3.1Element∕Ca ratios of scleractinian cold-water corals

Na∕Ca ratios vary between 20.49±1.36 (1 SD) mmol mol−1 in the Red Sea and 31.04±1.36mmol mol−1 in the Norwegian reefs with a mean of 25.22 mmol mol−1 and a standard deviation of 2.8 mmol mol−1 (Fig. 3). The values are in accordance with previous studies on D. pertusum (21.94–28.11 mmol mol−1; Rollion-Bard and Blamart, 2015) but 5 mmol mol−1 higher than reported for zooxanthellate corals (Amiel et al., 1973; Busenberg and Niel Plummer, 1985; Mitsuguchi et al., 2001; Ramos et al., 2004; Swart, 1981). Significant deviations between D. pertusum (n=38), M. oculata (n=2) and the caryophylliid species (n=5) are not observable. A linear correlation between salinity and Na∕Ca over the whole salinity range is not observable, but the present dataset is best described with a second-order polynomial function. Accordingly, there is a positive trend from 30.1 to 35 g kg−1 followed by a negative trend from 35 to 40.5 g kg−1. Linear regressions equal f(S30.1-35)=6.4+0.56S(R2=0.99, P=0.072) and f(S35-40.5)=56.61-0.84S(R2=0.66, P=0.4). As the P values show, a significant slope is missing in all these regressions. In the case of the polynomial fit the P value shows that the fit is not significantly superior to the f(S30,1-40,5)=constant.

Figure 4Mg∕Ca data (without COC) plotted against water temperature, salinity and pH. Red diamonds indicate averaged values for temperature ranges. Temperature ranges are 5–7, 7–9, 9–11, 13–15 and 21–23 C. The x error relates to the SD of the temperature or salinity mean. The y error bars indicate 2 SD of the JCp-1 mean. Red lines are linear regressions of the averaged values with the 95 % confidence interval shaded.


Na∕Ca and temperature show a significant negative correlation, which is, however, mainly driven by the samples from the highest temperature (Red Sea). The linear regression equals

(1) f T 6 - 22 C = 28.2 ± 0.9 - 0.31 ± 0.07 × T ( R 2 = 0.87 , P = 0.02 ) .

Temperature and salinity show a positive correlation; accordingly this negative correlation cannot be caused by covariances between salinity and temperature. Corals from the Mediterranean Sea are slightly elevated in their Na∕Ca ratio, but within error they still fit the correlation with both salinity and temperature. Distribution coefficients (KdNa=Na/Cacarbonate/Na/Caseawater) at specific temperatures for several different species, including the scleractinian cold-water corals from this study, Porites sp. and M. edulis, show similar values. KdNa from this study amounts to Kd(6.2C)Na=5.73×10-4, Kd(7.9C)Na=5.51×10-4, Kd(9.8C)Na=5.44×10-4, Kd(13.5C)Na=5.62×10-4 and Kd(21.6C)Na=4.73×10-4. Distribution coefficients for Porites sp. and M. edulis are Kd(26.03C)Na=4.6×10-4 (Mitsuguchi et al., 2001) and Kd(12.5C)Na=5.25×10-4 (Lorens and Bender, 1980), respectively. For comparison, the inorganic distribution coefficient is 4.00×10-4 at 15 C, about 20 % lower (Kinsman, 1970). The results from White (1977) show that the composition of the solution affects the elemental ratios in the precipitate, but in the study from Kinsman (1970) the precipitation happened from seawater. Therefore, it is reasonable to use this data for comparison. A combined regression using the data from this study, the D. pertusum data from Rollion-Bard and Blamart (2015), M. edulis data from Lorens and Bender (1980), and Porites sp. data from Ramos et al. (2004) and Mitsuguchi et al. (2001) equals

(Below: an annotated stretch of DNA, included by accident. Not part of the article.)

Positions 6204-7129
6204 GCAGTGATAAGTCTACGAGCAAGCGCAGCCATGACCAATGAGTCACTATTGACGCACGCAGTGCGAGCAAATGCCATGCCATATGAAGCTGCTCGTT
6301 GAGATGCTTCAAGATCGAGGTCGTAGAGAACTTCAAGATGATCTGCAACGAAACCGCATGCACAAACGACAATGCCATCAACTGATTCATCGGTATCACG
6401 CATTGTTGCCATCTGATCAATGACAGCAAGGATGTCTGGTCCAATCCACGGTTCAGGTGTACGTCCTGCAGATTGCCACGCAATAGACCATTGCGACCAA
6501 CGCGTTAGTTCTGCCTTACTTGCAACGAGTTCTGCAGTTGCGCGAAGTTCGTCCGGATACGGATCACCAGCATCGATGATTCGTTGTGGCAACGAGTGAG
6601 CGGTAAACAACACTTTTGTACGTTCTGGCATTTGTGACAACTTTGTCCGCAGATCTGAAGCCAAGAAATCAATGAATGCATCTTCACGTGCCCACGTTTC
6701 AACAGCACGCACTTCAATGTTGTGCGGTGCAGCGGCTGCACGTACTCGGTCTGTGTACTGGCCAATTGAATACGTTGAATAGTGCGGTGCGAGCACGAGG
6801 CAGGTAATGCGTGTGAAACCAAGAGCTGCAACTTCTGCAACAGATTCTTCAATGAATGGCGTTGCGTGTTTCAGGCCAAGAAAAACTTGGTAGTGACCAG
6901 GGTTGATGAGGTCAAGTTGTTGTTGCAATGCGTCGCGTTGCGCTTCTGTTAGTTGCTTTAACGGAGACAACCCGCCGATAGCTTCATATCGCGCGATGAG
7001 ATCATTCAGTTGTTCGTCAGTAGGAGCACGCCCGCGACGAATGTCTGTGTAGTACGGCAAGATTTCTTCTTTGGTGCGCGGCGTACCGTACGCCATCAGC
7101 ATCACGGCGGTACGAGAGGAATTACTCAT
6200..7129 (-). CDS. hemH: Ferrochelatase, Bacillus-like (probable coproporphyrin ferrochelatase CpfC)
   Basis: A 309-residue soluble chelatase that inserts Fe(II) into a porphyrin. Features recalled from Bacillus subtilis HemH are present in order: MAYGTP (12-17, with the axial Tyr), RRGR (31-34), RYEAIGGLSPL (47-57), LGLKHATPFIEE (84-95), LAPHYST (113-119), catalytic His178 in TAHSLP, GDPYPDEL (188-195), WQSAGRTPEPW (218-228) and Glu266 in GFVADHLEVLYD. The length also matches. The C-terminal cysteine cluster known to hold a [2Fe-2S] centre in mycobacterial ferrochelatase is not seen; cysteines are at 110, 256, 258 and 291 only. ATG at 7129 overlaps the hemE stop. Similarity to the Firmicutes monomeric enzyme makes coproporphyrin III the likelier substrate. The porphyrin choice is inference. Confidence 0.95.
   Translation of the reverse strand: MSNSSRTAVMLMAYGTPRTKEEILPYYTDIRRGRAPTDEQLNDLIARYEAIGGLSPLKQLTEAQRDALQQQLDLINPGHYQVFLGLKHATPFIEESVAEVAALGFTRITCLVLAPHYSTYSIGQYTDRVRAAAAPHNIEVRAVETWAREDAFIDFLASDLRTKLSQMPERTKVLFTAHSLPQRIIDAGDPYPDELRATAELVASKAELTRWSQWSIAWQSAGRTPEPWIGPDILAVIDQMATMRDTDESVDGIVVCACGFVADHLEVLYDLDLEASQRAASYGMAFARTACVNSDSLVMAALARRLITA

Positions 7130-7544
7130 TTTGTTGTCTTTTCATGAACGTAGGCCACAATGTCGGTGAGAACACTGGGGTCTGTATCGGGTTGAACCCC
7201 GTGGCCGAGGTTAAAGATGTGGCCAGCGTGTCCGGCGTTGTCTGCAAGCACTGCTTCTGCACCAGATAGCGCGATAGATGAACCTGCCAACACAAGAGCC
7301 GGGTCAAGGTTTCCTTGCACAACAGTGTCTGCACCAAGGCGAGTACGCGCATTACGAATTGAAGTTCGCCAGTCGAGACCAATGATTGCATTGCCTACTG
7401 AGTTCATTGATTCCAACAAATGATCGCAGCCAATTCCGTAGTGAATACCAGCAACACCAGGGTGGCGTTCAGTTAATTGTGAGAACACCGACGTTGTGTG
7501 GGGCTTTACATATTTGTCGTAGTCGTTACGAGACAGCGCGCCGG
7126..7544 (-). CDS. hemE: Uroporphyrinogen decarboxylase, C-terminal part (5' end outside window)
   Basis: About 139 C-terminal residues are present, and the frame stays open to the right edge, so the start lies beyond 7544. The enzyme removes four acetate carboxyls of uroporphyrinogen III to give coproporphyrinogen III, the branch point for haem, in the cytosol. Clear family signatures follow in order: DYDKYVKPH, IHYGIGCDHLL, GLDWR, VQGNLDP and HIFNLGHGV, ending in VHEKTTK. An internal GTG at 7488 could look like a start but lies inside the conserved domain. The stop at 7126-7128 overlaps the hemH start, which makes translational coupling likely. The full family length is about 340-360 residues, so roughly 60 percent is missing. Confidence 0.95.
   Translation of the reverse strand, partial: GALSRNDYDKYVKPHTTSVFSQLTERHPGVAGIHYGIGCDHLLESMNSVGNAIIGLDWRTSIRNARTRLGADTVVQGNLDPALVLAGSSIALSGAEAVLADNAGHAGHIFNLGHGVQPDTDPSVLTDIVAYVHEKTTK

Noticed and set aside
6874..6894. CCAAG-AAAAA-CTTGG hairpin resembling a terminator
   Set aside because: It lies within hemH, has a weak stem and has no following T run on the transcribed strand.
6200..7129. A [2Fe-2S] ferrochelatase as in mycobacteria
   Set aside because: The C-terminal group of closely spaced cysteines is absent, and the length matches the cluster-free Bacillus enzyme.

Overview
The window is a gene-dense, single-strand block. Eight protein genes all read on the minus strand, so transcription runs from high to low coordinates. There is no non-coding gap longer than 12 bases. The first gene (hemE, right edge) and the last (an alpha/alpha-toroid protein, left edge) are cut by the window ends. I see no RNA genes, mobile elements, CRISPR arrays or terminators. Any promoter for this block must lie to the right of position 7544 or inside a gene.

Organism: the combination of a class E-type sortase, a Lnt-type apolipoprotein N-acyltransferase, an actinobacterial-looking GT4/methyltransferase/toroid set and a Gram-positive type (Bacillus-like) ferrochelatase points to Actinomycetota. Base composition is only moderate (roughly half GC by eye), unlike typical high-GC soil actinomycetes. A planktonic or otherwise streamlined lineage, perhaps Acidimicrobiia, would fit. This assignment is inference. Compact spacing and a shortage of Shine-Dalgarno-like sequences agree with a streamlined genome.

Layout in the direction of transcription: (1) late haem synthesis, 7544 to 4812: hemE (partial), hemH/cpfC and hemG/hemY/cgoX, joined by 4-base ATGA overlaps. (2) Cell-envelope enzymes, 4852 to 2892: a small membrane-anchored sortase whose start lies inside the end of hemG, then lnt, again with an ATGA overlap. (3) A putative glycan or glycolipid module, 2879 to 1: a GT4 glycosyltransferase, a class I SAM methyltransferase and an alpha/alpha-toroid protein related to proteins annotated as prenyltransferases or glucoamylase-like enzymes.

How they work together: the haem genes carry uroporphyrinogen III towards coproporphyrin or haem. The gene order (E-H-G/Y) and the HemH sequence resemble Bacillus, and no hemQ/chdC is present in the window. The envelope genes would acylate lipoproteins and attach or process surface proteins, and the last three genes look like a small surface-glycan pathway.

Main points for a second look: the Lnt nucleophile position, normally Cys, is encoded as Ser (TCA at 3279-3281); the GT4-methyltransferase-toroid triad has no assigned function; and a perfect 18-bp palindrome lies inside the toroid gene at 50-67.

(2) f T 6 - 27.63 C = 28.03 ± 0.7 - 0.31 ± 0.04 × T ( R 2 = 0.9 , P < 0.0001 ) .

Na∕Ca also shows a significant positive correlation with pH of the ambient seawater. Linear regression equals f(pH)=-84.26±40.15+13.63±5.49pH(R2=0.14, P=0.017). A negative trend between pH and temperature is visible.

3.2Mg∕Ca and Sr∕Ca

Mg∕Ca values vary between 2.2±0.2mmol mol−1 in the Red Sea and 6.38±0.2mmol mol−1 in the Mediterranean Sea with a mean of 3.99 mmol mol−1 and a standard deviation of 0.97 mmol mol−1 (Fig. 4). Maximum values are higher than the literature states for D. pertusum (2.99–4.72 mmol mol−1; Cohen et al., 2006; Gagnon et al., 2007; Raddatz et al., 2013; Rollion-Bard and Blamart, 2015), but the mean values are well inside the range given in the literature. Significant deviations between D. pertusum, M. oculata and the caryophylliid species are not observable, although there are limited published data for M. oculata and the caryophylliid species. Seawater parameters such as temperature, salinity and pH have no significant effect on Mg∕Ca ratios in the skeleton.